Abstract: France belongs to the group of OECD countries with relatively high tax levels. In recent years French governments have been increasingly aware that the tax system may have negative effects on growth and employment and some reforms have been introduced to reduce tax distortions. There has, however, been no grand reform design and it is also not clear in which direction it should go. This paper describes the main characteristics and the developments of the French tax system and examines some of its economic distortions and complexities. A future tax reform agenda could focus on the following five elements: First, reduce labour tax distortions by further reductions in social security contributions for low paid workers and reducing the withdrawal rate for in-work benefits, financing these either by increasing the Contribution Sociale Généralisée (CSG) or value added tax. Second, simplify the personal income tax, widening its base to permit lower top rates, and introducing deduction at source. Consider merging it with the CSG if this can be done in an administratively efficient way. Third, reduce capital tax distortions by cutting the corporate tax rate and widening the tax base by reducing the number of special incentives for certain kinds of activity, and also reduce the bias in favour of debt finance. Fourth, increase the role of “green” taxes because of the efficiency gains they offer –- though not as significant sources of revenue. Fifth, improve, and reduce the costs of, tax administration by progressively merging tax administrations where possible. This Working Paper relates to the 2005 OECD Economic Survey of France ( <P>Le système fiscal français La France appartient au groupe des pays de l’OCDE ayant des niveaux d’imposition relativement élevés. Ces dernières années, les autorités françaises ont pris de plus en plus conscience des effets négatifs que le système fiscal peut avoir sur la croissance et l’emploi et des réformes ont été introduites pour réduire les distorsions fiscales. Il n’y a pas eu, toutefois, de grand projet de réforme et on n’appréhende pas encore très bien non plus dans quel sens la réforme devrait aller. La présente étude décrit les caractéristiques et les évolutions du système fiscal français et examine certaines de ses complexités et distorsions économiques. Un programme de réforme fiscale pour l’avenir pourrait être axé sur les cinq objectifs suivants : premièrement, atténuer les distorsions imputables aux prélèvements sur le travail en abaissant encore les cotisations de sécurité sociale pour les bas salaires et en diminuant le taux de réduction en fonction du revenu des prestations subordonnées à l’exercice d’un emploi, ces dernières étant financées par une augmentation de la Contribution sociale généralisée (CSG) ou de la taxe à la valeur ajoutée. Deuxièmement, simplifier l’impôt sur le revenu des personnes physiques, en élargissant sa base de façon à permettre une baisse des taux supérieurs d’imposition et en introduisant le prélèvement à la source. On pourrait envisager de fusionner cet impôt avec la CSG si cela peut être fait de façon administrativement efficiente. Troisièmement, réduire les distorsions imputables à l’impôt sur le capital en baissant le taux d’imposition des sociétés et en élargissant l’assiette fiscale grâce à une diminution du nombre d’incitations spéciales pour certains types d’activité, et également atténuer le parti-pris en faveur du financement par l’emprunt. Quatrièmement, accroître le rôle des impôts écologiques en raison des gains d’efficience qu’ils offrent –même s’il ne s’agit pas d’une source importante de recettes. Cinquièmement, améliorer l’administration de l’impôt, et en réduire les coûts, en fusionnant progressivement les administrations fiscales lorsque c’est possible. Ce Document de travail se rapporte à l'Étude économique de l'OCDE de la France, 2005 (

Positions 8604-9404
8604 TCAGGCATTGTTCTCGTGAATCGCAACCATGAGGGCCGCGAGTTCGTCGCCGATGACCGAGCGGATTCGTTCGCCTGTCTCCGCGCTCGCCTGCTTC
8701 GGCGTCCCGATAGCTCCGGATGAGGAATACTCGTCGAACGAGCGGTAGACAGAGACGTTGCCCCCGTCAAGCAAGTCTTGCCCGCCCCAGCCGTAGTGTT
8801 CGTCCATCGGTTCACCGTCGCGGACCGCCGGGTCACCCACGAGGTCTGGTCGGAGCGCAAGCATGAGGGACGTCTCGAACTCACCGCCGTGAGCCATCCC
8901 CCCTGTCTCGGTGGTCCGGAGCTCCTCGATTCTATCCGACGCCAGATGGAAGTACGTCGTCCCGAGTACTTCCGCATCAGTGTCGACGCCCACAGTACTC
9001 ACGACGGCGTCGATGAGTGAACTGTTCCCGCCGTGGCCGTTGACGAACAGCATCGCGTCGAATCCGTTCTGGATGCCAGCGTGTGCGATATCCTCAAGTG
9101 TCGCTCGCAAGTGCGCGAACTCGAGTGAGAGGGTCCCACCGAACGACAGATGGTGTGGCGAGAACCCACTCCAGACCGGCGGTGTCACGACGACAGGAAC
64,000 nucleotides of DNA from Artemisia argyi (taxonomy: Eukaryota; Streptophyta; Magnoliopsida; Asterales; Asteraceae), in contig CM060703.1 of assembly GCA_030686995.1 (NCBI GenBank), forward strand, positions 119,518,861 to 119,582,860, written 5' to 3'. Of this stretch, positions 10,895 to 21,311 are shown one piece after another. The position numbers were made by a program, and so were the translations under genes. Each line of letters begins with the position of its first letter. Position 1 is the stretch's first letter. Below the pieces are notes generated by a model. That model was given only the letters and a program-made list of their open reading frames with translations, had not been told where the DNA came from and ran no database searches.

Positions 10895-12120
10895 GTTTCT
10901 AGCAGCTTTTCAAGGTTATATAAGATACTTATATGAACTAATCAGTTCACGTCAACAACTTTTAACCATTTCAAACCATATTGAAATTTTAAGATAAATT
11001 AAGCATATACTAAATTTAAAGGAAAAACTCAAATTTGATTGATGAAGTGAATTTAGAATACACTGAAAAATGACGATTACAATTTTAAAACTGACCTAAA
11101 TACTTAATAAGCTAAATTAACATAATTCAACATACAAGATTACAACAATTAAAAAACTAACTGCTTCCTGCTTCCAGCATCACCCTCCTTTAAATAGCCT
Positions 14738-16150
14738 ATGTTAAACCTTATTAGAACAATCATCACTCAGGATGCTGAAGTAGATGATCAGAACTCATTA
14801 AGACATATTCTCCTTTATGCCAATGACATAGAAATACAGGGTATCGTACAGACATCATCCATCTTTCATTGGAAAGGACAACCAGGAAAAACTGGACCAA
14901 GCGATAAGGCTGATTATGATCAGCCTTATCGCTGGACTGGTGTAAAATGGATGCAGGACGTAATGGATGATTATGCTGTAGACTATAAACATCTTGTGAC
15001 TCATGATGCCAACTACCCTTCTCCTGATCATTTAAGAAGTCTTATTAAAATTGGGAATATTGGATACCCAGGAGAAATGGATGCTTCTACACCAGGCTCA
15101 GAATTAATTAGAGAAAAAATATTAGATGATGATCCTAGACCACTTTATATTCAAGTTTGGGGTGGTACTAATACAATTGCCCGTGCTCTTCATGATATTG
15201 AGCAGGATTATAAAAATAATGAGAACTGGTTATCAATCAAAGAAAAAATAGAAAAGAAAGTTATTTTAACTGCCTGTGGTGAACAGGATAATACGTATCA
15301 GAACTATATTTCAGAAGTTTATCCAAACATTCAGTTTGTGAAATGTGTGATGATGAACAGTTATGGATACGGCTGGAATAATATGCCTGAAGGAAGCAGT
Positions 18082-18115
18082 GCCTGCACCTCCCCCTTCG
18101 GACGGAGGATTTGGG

Keywords: fiscalité, tax policy, politique fiscale, social security, sécurité sociale, tax administration, administration fiscale
    JEL: E62 H2 H71 J32
    Date: 2005–07–28
  8. By: Robin Boadway (Queen's University); Pierre Pestieau (Universite de Liege)
    Abstract: We study the optimal redistributive tax structure when the population can be disaggregated into tagged groups. We begin with the case in which the tag has no normative significance, but simply separates the population into identifiable groups with different distributions of ability-types. Under reasonable circumstances, the tax system will be more redistributive in the tagged group with the higher proportion of high-ability persons. We then extend the analysis to the case where the tag reflects differences in needs, that is, differences in the resources required to achieve a given level of utility, for example, due to a medical condition or a disability. The amount of compensation given for needs depends on whether the income tax structure is differentiated by needs groups.
    Keywords: optimal income tax, tagging, needs
    JEL: H21 H23
    Date: 2006–05
  9. By: Andrew Leigh
    Abstract: Do income taxes levied at a state or regional level affect the after-tax distribution of income? Or do workers merely move between regions, causing pre-tax wages to adjust? This question is relevant both in across states in the United States, and across countries within the European Union. Using the full income tax parameters for all US states from 1977-2002, I create a “simulated tax redistribution index”, which captures the mechanical impact of the changes in tax policy on the gini coefficient, but is exogenous to any behavioral response. Analyzing the effect of this redistribution index on inequality, I find that gross wages do not adjust so as to fully offset the effect of more redistributive taxes. Exploring the adjustment process further, I create a new class of tax redistribution measures, based on the S-Gini, which differentially weight effects at the bottom and top of the distribution, and conclude that neither taxes that particularly affect the rich or the poor seem to affect the distribution of wages. Redistributive taxes do not appear to affect interstate migration or total state personal income. From a political economy perspective, I also find some evidence that more inequality leads states to implement more redistributive taxes, which may help explain why earlier studies observed a positive relationship between redistribution and inequality.